Customers are getting smarter about what is possible when it comes to marketing, and they respond positively to brands that show they care about developing a long-term relationship rather than just closing a sale. Personalisation is one of the key ways to do exactly that.
Leverage Video Content
When it comes to marketing, the average consumer tends to get a little jaded. It can’t be helped that brands follow marketing trends, and will often end up with very similar marketing campaigns as a result. So, if you want to drive action, then you need to get creative. And incorporating video in your direct response campaigns is an easy way to set you apart from competitors.
According to a Facebook study on direct response campaigns, brands who used a combination of still and video ads enjoyed 17% more conversions than brands who relied on still or image-based ads alone. Consumers have a notoriously short attention span in the hyperconnected world of today – video content is a perfect way to deliver maximum message in minimum time.
Word of Mouth Is Still King
It may be the oldest form of marketing in the known universe, but it is still one of the most effective. Consumers have been relying on the opinions and advice of their friends, family and colleagues for years. This same principle is the reason that brands began paying for product placements in Hollywood movies and why influencer marketing was all the craze for a while.
But consumers have gotten wise to that marketing tactic and are losing trust in brands and entities they don’t know personally. But direct response marketing can tap directly into that word-of-mouth network. A direct response campaign asking existing customers to refer your brand, product or service in exchange for a discount, gift, or some other perk that aligns with your business model will spread brand awareness and may lead to more conversions.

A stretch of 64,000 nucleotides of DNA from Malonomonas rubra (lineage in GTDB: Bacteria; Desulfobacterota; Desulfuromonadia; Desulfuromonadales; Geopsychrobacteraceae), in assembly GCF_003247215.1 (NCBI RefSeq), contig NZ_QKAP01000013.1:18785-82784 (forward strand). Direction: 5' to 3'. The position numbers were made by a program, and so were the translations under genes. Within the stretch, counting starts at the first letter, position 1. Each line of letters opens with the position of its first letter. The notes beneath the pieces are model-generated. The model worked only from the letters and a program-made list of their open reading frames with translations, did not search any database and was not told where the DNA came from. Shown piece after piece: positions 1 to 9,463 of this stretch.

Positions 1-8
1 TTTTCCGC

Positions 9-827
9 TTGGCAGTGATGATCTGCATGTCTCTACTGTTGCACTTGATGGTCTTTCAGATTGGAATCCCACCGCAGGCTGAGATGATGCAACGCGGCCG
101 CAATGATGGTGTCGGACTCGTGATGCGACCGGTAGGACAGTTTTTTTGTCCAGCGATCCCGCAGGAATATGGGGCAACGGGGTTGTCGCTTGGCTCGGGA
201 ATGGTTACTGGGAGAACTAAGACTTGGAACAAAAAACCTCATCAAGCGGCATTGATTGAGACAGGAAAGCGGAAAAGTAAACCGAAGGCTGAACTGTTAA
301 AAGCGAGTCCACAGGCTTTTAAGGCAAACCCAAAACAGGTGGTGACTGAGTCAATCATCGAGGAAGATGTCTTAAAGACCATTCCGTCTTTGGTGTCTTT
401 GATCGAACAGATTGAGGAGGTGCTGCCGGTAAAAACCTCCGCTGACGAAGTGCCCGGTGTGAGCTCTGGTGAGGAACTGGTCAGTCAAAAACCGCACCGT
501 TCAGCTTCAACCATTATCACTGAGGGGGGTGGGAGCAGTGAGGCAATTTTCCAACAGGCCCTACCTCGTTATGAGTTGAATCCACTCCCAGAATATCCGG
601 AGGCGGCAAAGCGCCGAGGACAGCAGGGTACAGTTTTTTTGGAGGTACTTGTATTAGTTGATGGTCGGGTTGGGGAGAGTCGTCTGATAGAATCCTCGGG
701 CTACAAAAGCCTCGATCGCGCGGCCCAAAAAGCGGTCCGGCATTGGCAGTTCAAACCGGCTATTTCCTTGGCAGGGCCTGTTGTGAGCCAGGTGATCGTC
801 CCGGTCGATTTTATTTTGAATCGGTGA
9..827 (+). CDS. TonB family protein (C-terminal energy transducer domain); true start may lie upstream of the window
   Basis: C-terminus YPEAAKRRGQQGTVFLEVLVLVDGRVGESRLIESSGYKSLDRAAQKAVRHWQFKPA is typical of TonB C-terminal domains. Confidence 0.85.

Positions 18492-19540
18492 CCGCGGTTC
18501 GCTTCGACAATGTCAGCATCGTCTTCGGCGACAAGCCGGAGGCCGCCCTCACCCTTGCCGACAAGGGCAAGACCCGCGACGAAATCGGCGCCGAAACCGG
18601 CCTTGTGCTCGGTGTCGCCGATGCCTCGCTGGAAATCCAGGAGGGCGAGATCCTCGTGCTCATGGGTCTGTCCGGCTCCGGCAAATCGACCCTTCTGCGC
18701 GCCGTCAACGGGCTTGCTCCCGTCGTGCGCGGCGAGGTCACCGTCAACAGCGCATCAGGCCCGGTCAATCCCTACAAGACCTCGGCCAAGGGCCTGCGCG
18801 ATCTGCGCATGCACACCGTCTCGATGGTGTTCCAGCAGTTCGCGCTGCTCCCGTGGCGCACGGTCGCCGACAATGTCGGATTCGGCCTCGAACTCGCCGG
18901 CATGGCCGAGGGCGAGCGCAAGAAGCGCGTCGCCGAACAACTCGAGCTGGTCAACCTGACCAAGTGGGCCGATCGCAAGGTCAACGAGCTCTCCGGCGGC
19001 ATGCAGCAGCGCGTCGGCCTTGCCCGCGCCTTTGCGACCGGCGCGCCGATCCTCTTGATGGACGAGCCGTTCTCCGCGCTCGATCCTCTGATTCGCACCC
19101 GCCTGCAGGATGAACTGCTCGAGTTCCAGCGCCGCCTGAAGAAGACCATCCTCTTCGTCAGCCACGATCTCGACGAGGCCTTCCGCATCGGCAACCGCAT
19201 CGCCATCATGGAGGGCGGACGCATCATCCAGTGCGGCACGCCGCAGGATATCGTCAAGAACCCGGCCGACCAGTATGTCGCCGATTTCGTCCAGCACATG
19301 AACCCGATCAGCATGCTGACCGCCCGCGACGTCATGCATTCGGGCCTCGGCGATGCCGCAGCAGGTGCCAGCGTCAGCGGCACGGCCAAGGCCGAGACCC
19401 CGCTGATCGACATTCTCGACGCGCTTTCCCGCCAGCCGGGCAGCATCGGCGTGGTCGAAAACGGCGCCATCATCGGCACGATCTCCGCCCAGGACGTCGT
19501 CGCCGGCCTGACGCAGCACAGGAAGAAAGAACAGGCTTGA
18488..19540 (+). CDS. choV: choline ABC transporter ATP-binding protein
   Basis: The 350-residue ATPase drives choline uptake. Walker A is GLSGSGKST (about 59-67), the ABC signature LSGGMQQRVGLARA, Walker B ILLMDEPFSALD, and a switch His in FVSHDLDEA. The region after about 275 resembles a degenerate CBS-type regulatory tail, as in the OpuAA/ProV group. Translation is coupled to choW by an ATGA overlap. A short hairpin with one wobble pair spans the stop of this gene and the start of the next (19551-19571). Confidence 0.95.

Direct Response Marketing Done Right Takes Practice
The competition for a consumer’s attention is proving to be more of a challenge every day. Mom-and-pop stores are just as likely to show up in someone’s social media feeds as a major brand, with targeted PPC campaigns becoming even more specific. This extends to every corner of the internet. So, you need to be savvy about your marketing efforts and build campaigns that help nurture as many consumers as possible through your sales funnels.
When used effectively, direct response marketing can be a powerful way to supplement your marketing strategies. Use them for providing audiences with invitations to get to know you better, opportunities to learn what your company stands for, and information on how you can meet their wants or needs. Learn the art and science of direct marketing with A/B campaigns, and watch the fruit of your efforts grow for years.